Berry packs a wallop

Appearances to the contrary, he didn't make all of Tennessee's tackles in last Saturday's game against Florida ... he just made all of the memorable ones.

Strong safety is a hitter's position, and Eric Berry certainly filled the job description against the Gators. Every time there was a resounding thud, you could bet the guy with the white 14 on his orange jersey would be responsible.

Had Berry's performance come in a memorable victory, he'd be the talk of Big Orange Country this week. Since it occurred in a forgettable loss, Berry's performance is largely forgotten ... except by the Vol coaching staff.

"He's a fierce hitter," Vol defensive coordinator John Chavis said. "He plays with a passion, loves to play the game. He's all the things you look for, and that's a big plus."

Berry, a 5-11, 205-pound sophomore from Fairburn, Ga., was rated America's No. 1 cornerback prospect as a high school senior. He established himself as a big-time hitter his first week at UT, however, which earned him a move to strong safety, where he earned Freshman All-America recognition in 2007.

"He's great in the open field as far as tackling," Tennessee secondary coach Larry Slade said. "What more can be said? When the bright lights come on, those great players tend to shine. He gave you an example of that versus Florida."

Tennessee has fielded some standout safeties in recent years – Dale Carter, Deon Grant and Jason Allen to name a few. Berry might be the best of the lot, however, because he combines the ability to run 40 yards in 4.4 seconds, the ability to dislodge a mouthpiece via a bone-jarring hit and an infectious zest for the game.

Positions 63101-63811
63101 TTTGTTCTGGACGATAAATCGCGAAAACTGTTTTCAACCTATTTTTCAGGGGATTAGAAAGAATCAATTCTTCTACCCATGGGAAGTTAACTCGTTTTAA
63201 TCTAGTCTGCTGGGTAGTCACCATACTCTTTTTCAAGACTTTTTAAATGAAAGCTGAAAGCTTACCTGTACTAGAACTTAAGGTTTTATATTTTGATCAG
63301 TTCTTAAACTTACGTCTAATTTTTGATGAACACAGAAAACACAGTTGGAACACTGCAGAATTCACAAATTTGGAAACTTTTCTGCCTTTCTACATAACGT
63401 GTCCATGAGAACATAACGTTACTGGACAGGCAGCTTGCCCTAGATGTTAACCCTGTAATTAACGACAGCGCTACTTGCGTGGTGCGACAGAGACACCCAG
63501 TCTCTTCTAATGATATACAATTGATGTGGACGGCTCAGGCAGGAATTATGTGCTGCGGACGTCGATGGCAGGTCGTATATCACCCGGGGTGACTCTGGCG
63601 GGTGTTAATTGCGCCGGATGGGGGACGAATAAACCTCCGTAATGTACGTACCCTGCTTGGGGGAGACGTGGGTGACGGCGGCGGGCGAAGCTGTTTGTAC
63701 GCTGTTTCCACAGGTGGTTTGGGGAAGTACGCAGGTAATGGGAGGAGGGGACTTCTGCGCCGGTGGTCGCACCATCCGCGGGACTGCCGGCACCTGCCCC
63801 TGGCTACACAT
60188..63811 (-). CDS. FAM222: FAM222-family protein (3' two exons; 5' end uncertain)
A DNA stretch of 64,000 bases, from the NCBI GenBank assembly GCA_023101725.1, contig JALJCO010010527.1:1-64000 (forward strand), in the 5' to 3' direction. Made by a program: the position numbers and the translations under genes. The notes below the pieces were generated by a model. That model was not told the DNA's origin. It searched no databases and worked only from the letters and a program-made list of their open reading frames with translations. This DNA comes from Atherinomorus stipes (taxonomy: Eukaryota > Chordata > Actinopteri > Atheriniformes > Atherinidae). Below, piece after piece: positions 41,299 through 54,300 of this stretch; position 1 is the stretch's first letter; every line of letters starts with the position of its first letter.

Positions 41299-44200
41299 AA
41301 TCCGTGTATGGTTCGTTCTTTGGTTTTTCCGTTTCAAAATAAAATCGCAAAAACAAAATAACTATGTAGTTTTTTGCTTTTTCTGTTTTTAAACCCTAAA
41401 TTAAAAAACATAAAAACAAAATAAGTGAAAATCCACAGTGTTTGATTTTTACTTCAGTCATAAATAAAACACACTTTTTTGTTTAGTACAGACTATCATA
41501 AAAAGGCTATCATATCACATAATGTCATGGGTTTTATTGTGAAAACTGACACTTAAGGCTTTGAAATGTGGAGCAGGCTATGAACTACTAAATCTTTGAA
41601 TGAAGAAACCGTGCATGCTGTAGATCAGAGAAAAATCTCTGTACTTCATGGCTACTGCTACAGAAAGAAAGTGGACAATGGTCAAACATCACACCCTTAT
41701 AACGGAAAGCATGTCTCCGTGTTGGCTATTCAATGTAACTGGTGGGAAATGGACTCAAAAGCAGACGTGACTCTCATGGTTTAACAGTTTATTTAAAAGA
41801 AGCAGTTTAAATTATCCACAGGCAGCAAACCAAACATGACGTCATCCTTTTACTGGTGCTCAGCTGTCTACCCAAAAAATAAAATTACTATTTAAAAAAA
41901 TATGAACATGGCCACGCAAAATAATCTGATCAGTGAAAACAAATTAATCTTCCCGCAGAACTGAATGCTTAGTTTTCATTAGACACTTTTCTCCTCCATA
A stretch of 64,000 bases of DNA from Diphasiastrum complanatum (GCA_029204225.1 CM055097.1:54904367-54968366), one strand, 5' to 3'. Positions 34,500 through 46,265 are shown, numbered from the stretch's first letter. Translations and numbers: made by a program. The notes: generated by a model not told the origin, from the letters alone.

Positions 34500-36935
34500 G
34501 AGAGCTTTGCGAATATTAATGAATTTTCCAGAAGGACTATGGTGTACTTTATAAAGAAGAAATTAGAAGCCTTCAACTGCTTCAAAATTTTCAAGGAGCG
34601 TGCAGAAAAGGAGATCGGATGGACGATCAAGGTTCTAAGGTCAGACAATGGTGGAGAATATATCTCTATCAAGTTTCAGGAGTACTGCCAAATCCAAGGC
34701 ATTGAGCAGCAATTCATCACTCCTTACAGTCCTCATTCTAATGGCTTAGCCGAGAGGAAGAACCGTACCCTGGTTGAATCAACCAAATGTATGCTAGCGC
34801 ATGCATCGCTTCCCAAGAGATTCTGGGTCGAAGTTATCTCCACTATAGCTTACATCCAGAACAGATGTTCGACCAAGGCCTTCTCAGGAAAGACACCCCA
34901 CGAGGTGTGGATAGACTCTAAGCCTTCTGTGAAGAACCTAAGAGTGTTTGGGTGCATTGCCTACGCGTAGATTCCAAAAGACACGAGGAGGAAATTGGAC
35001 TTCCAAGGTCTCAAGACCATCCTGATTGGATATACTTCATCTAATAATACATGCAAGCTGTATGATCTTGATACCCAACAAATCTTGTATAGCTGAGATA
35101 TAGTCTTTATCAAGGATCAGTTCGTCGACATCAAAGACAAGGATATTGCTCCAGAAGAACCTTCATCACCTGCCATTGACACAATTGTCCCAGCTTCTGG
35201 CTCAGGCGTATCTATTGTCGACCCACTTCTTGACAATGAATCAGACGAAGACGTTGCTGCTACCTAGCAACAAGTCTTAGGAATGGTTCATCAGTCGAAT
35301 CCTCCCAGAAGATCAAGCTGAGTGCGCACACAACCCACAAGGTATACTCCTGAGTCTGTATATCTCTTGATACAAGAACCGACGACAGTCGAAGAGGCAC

"He is a very passionate player," Slade said. "He plays with his heart. He plays tough and physical. He's an outstanding player. The thing that happens with great players is that the guys around them play better. (Cornerback) Dennis Rogan, for instance, is really playing well."

Chavis agrees that Berry's contributions go far beyond tackles and assists, pass breakups and interceptions.

"Eric right now is growing into one of our better leaders – if he isn't already – and he does it by example," Chavis said. "Eric is not a guy that's going to talk a lot but it (leadership) shows up on film.

"In an ideal situation you'd like to have 11 just like him. But, to tell you the truth, those folks are few and far between. That doesn't mean we don't have other good leaders but he's got that bubbly personality and he practices the same way.

"It's a big plus in practice because other kids look at him and see the tempo he's going at in practice. It makes it a lot easier on us (coaches) in preparation because of peer pressure."


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